How to bake bread in a microwave oven

bread coverSay you wanted to bake bread in a microwave – I can’t think why, but say you did – you could go online and search the internets for a recipe. And you would come up with a few. Just reading them over, they didn’t seem all that appetising. One, for example, warned that you had to serve the bread toasted. What’s the point of that? Anyway, that didn’t deter Ken Albala, a professor at the University of the Pacific in Stockton, California, but rather than search the internet, he turned to ancient Egypt for inspiration. In thinking about ways in which the material culture of food might change in the future, for the Oxford Symposium on Food and Cookery, he came up with not only the plate that keeps crispy things crunchy, but also a way to bake bread in a microwave. Not great bread, but acceptable bread.

Why? Well, partly because it is hot where Ken lives, and he doesn’t like putting the oven on just to bake bread. And partly because he foresees a future in which space is at a premium, cooking, maybe, is deskilled, and ovens, where they exist, are used for storing stuff, not baking.

Turns out, though, that there’s method to Ken’s madness. I’d always thought that microwaves heat water molecules and that’s that. Apparently not, as I learned from Len Fisher at Bristol University. Apparently some ceramics absorb microwaves and others don’t, and if you have a ceramic that absorbs microwaves, watch out. It can get very hot. Hot enough to turn bread dough to toast in less than 7 minutes.

Len admitted that he didn’t fully understand the physics of different ceramics in the microwave, which means there’s no chance for me and you. But he did think he’d invented something along the lines of Ken’s bread mould. Turns out someone had already patented it, although as far as I can tell the patent has lapsed and nobody ever did anything with it. Or did they? If you’re aware of a container designed to bake bread in the microwave, please leave a comment.


  1. Ken Albala blogs and has an interesting Facebook page.
  2. Len Fisher also has a website, and it is well worth exploring.
  3. Intro music by Dan-O at


  1. Anna Dallimore

    I have baked both bread and cakes in a microwave using the plastic tubs that some ice cream is sold in here in Scotland. Some tubs collapse a bit but many don’t and the baked item is no worse if it does. I find this easier than trying to gauge the effects of a particular ceramic pot.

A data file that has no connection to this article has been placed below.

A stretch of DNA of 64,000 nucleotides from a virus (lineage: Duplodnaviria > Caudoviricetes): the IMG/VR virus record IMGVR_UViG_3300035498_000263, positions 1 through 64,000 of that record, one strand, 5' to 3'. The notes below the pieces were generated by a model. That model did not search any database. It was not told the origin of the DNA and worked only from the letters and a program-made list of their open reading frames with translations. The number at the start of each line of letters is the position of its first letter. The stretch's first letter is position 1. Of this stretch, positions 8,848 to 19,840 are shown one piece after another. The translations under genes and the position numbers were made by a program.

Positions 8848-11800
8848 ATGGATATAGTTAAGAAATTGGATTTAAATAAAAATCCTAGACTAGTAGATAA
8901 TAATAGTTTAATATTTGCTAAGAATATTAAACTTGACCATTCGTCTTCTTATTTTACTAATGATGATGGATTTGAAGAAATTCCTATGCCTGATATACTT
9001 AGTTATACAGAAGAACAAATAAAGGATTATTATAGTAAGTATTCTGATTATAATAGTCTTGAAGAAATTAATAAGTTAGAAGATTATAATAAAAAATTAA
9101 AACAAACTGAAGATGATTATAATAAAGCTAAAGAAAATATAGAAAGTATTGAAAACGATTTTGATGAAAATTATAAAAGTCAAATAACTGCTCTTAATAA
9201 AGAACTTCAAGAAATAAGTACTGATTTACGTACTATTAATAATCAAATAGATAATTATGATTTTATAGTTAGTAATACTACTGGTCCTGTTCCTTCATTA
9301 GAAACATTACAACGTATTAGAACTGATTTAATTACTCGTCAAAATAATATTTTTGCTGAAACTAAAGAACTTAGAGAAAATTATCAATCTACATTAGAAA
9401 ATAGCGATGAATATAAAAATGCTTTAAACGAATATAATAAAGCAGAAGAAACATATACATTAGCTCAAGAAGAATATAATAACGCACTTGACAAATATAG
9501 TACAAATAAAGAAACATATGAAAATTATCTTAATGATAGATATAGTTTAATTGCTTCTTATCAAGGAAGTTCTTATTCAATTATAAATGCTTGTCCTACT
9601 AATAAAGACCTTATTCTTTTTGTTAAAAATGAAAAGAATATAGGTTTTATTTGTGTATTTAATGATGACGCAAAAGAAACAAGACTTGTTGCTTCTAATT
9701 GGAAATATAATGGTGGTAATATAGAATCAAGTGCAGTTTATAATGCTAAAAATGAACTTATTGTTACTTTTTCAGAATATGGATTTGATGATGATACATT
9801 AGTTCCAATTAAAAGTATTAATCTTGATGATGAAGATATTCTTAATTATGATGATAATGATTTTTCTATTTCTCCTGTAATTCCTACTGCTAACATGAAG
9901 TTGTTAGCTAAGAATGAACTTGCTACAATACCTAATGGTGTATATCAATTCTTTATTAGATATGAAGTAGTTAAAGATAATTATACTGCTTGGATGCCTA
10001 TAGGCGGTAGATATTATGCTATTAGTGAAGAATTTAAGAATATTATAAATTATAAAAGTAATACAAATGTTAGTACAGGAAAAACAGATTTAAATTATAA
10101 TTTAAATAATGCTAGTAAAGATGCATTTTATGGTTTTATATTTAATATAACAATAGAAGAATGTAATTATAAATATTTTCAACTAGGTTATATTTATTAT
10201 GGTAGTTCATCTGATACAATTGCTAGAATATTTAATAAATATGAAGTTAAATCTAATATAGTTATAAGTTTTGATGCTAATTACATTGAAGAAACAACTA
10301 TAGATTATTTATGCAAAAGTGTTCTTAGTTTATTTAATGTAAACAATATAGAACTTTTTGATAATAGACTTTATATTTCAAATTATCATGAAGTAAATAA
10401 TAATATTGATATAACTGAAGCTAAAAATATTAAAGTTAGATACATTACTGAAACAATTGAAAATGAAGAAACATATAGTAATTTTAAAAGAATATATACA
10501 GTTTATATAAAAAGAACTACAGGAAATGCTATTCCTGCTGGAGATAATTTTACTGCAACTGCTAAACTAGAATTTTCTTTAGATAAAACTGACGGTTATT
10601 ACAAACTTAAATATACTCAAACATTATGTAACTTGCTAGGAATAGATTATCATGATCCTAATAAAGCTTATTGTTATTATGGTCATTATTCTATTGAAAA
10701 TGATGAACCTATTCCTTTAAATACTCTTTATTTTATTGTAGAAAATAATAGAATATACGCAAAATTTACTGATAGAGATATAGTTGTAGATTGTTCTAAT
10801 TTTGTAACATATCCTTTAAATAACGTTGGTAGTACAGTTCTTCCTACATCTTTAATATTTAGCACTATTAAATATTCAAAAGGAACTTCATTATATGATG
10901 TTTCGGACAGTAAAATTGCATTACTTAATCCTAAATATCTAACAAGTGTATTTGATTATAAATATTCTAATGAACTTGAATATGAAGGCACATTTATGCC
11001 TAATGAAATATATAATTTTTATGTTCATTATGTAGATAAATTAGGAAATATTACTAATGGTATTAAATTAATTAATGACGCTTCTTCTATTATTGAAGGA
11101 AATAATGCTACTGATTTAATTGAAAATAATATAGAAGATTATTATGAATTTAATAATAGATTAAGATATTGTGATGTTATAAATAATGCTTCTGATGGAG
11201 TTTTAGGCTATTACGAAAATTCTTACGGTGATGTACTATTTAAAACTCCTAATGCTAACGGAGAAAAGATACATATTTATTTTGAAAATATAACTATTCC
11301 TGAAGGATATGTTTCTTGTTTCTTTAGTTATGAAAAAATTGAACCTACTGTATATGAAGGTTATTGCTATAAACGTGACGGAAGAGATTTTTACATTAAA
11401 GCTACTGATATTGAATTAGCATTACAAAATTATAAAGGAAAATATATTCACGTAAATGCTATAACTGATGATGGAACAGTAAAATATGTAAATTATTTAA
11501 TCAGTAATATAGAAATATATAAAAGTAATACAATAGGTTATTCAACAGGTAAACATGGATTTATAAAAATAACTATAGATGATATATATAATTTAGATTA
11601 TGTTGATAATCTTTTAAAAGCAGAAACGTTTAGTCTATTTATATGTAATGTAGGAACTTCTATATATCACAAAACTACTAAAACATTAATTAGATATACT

I very much like this site and will continue to follow it. Many thanks.

  2. I gotta say that I love bread maker machines. Not everyone today can take the time to lovingly prepare their own bread by hand which is very satisfying but at least withthe machines they can experience home cooked loaves without all the additives that the shop bought loaves tend to have.

  3. Pingback: Podcast: “How to Bake Bread in a Microwave Oven” | Dr Len Fisher

  4. I think if one looks at how a loaf of bread bakes conventionally, it is possible to come closer than mentioned in the interview with a microwave.

    In it’s most simplistic form two separate but related actions happen when a loaf of bread bakes. The outer surface is dehydrated and browned via non-enzymatic browning. The outside temperature is much hotter than the interior and browning occurs in areas directly exposed to the radiant energy of the oven or the conducted energy of surfaces the outside is in contact with. Because the dehydration happens early in the baking, the outer surface forms a seal that traps moisture inside the loaf. As the interior becomes hotter, the trapped gases expand, and the holes that make bread soft enlarge. Additionally, the gluten proteins denature and cross-link, giving the bread structure.

    The common belief that you can’t put metal in a microwave is not totally correct. It’s not wise to put small pieces of metal in a microwave, such as the twist-tie on a plastic bag. Large pieces are another issue. I’ve been putting large stainless-steel bowls in my microwave ever since I worked in a restaurant in Switzerland in 2002 where we regularly warmed items in 2-liter metal bowls. The metal actually acts as a reflector, reflecting radiant energy from the magnetron tube into the food in the bowl. If a bowl material could be found that would absorb some of the radiation, then it may be possible to produce a crust from the bowl, although not on the top surface.

    Other issues with a microwave ovens are radiation distribution and cycle time. Conventional microwave ovens use a rotating waveguide and a rotating bottom platform to attempt to distribute the energy evenly. How evenly, I can not really tell, and it seems to vary widely from one oven to the next. Power in the oven is controlled by cycling the magnetron tube on and off. I suspect using a low power with as much off time as on will help even out the heating and create less significant hotspots. One of the reasons bread in a conventional oven bakes the way it does is the heating of the proteins is somewhat limited by heat transfer. This may not be as easy to control with dielectric heating.